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Demand for NDP-connected hires soars in competitive, niche job market

SIMON DOYLE

After NDP Leader Rachel Notley won the Alberta provincial election this spring, Ken Georgetti’s phone started ringing. The former president of the Canadian Labour Congress was getting feelers for job offers.

The semi-retired former union leader went on to a position as strategic counsel to Canadian Strategy Group, an Edmonton government relations consultancy, as many firms re-evaluate their dearth of NDP-linked talent.

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Pierre Poilievre growing into one of the Conservatives' new stars

CAMPBELL CLARK

At 36, Pierre Poilievre has built a career with a brazen approach to partisanship, and in 11 years as an MP gained a reputation for taking on hardball political tasks. But there are things he won’t do: His own party has a hard time getting him to announce government spending, because it clashes with his small-government principles.

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Home builders urge Ottawa take measures to boost sales, renovations

SIMON DOYLE

An association representing the Canadian home building industry has been meeting with the federal government and MPs to explore new measures that would spur home buying and renovations as some Canadian markets have softened.

The Canadian Home Builders’ Association (CHBA) reported the highest number of lobbying meetings in Ottawa in May owing to a lobby day on Parliament Hill and about 60 discussions with government officials and parliamentarians, according to new data released last week from the Office of the Commissioner of Lobbying.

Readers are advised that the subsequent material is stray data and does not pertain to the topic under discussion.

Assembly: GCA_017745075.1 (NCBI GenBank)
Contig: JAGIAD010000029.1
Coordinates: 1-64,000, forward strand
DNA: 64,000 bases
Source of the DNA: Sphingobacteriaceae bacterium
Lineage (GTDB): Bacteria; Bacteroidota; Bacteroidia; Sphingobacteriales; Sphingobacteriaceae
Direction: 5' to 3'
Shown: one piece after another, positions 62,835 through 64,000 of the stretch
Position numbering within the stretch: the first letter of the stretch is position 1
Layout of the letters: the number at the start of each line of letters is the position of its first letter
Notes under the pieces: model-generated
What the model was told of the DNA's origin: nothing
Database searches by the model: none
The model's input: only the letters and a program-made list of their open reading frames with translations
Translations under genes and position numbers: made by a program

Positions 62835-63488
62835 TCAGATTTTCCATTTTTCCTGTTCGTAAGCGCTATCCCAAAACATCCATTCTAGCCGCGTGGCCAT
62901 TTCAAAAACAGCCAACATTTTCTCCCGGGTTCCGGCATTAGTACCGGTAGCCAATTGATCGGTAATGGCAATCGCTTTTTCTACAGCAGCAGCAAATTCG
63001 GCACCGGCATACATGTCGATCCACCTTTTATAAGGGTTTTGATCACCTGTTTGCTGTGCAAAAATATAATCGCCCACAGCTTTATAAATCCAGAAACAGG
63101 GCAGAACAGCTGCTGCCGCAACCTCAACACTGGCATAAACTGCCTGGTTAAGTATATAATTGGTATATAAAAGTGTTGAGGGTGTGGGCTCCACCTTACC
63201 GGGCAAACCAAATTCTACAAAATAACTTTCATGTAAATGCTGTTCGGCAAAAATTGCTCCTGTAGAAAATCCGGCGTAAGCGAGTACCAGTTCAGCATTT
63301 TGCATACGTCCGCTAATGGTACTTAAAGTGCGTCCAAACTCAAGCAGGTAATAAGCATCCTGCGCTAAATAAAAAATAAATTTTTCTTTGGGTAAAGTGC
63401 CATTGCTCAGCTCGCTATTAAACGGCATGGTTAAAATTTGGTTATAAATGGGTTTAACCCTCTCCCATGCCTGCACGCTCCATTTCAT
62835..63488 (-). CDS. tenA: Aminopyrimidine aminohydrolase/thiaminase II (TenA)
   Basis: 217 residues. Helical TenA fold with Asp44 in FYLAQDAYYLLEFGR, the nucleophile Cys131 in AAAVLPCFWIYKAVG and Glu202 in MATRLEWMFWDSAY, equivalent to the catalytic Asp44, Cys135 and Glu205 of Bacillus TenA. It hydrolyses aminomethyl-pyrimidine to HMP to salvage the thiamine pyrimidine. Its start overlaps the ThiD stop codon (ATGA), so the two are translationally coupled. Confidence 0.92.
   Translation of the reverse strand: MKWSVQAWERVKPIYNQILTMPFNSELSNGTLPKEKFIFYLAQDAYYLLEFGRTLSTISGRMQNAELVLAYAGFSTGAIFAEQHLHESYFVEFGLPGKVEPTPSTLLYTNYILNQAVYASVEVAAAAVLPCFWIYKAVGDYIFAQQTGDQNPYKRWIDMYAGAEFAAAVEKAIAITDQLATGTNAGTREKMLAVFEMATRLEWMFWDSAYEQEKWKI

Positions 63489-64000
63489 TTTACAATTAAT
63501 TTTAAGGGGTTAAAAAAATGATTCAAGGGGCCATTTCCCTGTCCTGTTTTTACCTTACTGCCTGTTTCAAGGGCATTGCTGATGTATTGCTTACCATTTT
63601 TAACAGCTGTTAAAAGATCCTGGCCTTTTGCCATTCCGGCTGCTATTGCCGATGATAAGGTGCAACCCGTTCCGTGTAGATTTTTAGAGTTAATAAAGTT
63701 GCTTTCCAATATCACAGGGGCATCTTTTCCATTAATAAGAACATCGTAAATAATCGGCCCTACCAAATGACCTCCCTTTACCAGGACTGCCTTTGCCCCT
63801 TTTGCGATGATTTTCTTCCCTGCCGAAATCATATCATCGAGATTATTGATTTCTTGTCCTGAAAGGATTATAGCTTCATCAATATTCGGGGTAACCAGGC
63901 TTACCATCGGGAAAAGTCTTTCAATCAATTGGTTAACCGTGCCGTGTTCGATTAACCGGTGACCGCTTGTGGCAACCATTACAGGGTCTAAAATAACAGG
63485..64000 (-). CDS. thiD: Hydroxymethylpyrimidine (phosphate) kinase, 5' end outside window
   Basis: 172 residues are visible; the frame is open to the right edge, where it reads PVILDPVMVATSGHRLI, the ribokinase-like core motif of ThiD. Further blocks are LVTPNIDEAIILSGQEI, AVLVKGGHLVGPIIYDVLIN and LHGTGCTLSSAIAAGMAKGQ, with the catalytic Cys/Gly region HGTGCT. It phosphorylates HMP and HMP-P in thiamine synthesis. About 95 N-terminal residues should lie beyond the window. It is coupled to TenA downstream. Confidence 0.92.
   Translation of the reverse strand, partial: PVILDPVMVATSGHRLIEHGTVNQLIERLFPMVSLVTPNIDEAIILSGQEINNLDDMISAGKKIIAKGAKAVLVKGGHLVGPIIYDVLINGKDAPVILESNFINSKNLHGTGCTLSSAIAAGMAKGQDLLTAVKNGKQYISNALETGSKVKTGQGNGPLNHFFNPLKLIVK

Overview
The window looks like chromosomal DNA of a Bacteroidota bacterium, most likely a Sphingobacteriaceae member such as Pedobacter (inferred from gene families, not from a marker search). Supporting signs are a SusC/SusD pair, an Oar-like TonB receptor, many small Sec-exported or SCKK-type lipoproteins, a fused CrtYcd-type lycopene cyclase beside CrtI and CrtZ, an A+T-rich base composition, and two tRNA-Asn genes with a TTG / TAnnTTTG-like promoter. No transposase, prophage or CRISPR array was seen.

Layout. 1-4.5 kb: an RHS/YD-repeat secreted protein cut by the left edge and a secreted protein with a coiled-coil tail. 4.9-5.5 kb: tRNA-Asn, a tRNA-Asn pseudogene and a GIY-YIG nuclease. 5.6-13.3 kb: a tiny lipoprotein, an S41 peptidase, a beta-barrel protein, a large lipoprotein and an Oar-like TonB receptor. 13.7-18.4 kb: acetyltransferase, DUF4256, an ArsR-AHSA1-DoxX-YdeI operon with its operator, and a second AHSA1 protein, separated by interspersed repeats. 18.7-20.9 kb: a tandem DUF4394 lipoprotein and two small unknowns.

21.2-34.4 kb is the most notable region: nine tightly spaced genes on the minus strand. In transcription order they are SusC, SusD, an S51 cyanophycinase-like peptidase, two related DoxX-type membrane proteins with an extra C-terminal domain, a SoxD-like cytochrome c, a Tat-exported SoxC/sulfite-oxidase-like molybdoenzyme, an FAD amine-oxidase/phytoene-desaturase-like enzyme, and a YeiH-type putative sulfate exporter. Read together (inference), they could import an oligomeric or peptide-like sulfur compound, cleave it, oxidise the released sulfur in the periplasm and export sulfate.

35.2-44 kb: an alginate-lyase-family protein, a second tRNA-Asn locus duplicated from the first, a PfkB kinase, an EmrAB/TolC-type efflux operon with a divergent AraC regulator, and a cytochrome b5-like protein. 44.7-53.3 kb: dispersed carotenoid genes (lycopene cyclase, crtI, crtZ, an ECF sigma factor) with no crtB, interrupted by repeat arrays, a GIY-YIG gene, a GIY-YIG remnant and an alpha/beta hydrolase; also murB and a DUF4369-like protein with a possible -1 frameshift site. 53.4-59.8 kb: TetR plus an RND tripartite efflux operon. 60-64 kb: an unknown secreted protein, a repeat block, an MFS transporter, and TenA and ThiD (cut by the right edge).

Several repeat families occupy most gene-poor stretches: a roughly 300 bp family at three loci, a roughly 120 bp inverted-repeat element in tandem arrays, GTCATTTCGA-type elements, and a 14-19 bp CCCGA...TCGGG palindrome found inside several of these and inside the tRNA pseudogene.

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Federal Liberals' brand unharmed by Wynne’s controversial sex-ed curriculum

JANE TABER

Justin Trudeau does not have to worry about sex-ed

An internal poll for the Ontario Liberals has big implications for Justin Trudeau and his team of federal Liberals. It shows that Kathleen Wynne’s controversial updating of the sex-education curriculum is popular among Ontarians.

Some Ontario federal Liberal candidates and MPs feared opposition to the new provincial curriculum was affecting their brand – and votes – in the upcoming election. They believe that voters would not discriminate between Ontario and federal Liberals, and that casting a vote against a Liberal in the election would be a vote against the sex-ed curriculum.

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Now is the summer of Tory infrastructure announcements

CAMPBELL CLARK

There will be a long, hot summer of election campaigning, and the Conservatives have the home-field advantage.

They can use your money, and the megaphone of government spending announcements, to be heard in ways that other parties cannot. And you will hear them. Often.

Stephen Harper’s Conservatives are preparing a slew of infrastructure announcements, cutting ribbons on projects across the country. There’s been a slowdown in such projects, but now the gates are opening, mere months before an election.

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Lobbyists troubled by reduced role on the campaign trail

SIMON DOYLE

Lobbyists are concerned they’re going into the 2015 election in a new ethics environment that will reduce their involvement in political campaigns to putting up lawn signs or attending a fundraiser.

Federal lobbyists, who have traditionally played volunteer roles in local and national political campaigns by providing strategic advice, helping with fundraising or working on communications, are being told by the Office of Commissioner of Lobbying that being an executive on a local electoral district association or writing a campaign speech for a political candidate could put them in a conflict of interest.

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One year after Kathleen Wynne’s re-election, so much has changed

ADRIAN MORROW

If a week is a long time in politics, a year is an eternity.

All three of Ontario’s major political parties are doing their best to prove that old adage as the province passes the first anniversary of Premier Kathleen Wynne’s majority election victory.